Despite increased research in “multiple hazards” and “cascading effects”, there remains terminological ambiguity of the concepts. In this paper, the authors review the literature to explore how these two concepts are defined in relation to critical infrastructures and their vital societal functions. They then investigate how the concepts are operationalized in Swedish disaster risk management.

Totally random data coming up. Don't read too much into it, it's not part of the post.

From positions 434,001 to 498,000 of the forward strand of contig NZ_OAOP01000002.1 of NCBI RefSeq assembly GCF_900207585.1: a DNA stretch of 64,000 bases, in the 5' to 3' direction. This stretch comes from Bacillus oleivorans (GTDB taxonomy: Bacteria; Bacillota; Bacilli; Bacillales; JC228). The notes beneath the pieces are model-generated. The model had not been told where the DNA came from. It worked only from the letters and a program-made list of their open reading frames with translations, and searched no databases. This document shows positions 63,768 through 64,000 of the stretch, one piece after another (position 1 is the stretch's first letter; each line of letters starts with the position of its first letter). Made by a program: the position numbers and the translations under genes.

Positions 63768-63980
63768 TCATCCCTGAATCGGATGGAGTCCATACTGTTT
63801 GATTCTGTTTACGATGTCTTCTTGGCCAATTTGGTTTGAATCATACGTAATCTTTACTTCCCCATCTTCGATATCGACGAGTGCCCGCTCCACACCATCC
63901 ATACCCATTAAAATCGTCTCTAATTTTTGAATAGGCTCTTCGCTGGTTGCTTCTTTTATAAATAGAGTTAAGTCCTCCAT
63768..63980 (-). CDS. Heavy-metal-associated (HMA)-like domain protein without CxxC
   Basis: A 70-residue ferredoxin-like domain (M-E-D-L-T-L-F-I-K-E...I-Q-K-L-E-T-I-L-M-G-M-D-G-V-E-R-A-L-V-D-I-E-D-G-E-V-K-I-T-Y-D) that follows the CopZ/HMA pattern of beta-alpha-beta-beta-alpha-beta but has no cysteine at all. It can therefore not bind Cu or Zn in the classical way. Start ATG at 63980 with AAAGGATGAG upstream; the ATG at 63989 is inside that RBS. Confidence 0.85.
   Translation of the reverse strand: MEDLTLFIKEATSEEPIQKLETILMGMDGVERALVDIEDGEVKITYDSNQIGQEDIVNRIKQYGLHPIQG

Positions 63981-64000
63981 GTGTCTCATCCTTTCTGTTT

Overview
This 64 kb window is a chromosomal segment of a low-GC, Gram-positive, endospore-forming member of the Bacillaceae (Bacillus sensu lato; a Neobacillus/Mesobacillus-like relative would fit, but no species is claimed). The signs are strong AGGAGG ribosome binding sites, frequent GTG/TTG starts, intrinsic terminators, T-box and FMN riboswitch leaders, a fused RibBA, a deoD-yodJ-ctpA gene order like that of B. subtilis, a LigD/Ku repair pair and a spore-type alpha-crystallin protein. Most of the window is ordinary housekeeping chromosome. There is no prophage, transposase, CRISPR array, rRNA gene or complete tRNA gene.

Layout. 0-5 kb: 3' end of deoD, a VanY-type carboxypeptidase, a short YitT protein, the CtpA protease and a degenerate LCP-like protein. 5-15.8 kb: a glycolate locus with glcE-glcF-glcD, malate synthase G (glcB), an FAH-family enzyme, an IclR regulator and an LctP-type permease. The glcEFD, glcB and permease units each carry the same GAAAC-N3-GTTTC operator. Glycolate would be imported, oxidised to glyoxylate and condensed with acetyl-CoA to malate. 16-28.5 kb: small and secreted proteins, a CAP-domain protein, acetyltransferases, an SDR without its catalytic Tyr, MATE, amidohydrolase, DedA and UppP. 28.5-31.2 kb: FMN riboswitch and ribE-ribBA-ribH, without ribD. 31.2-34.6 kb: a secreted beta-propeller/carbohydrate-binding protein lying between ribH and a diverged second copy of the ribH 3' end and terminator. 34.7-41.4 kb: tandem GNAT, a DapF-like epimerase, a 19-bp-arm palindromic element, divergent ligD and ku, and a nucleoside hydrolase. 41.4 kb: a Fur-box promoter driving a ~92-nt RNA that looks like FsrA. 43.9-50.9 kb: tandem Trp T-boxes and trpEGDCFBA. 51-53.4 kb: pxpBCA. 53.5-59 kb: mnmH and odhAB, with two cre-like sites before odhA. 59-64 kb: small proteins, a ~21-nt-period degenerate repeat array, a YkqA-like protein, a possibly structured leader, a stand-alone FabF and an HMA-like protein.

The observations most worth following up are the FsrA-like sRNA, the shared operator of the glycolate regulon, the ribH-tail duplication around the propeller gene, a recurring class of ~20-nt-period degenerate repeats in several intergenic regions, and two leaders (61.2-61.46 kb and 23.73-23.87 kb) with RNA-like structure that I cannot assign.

Findings indicate that despite a wealth of methodologies assessing multiple hazards and their cascading effects, these are rarely used by local planners suggesting a gap between scientific approaches and practical implementation. Research mainly captures multiple hazards and cascading effects through technical parameters related to the severity of a hazard or the direct physical impacts on an infrastructure. Less focus has been placed on the wider or knock-on effects occurring across sectors and how these translate into societal risk. Future research should move beyond traditional understandings of social vulnerabilities as only pre-existing, to assess how cascading effects on infrastructure and services can put new social groups at risk.
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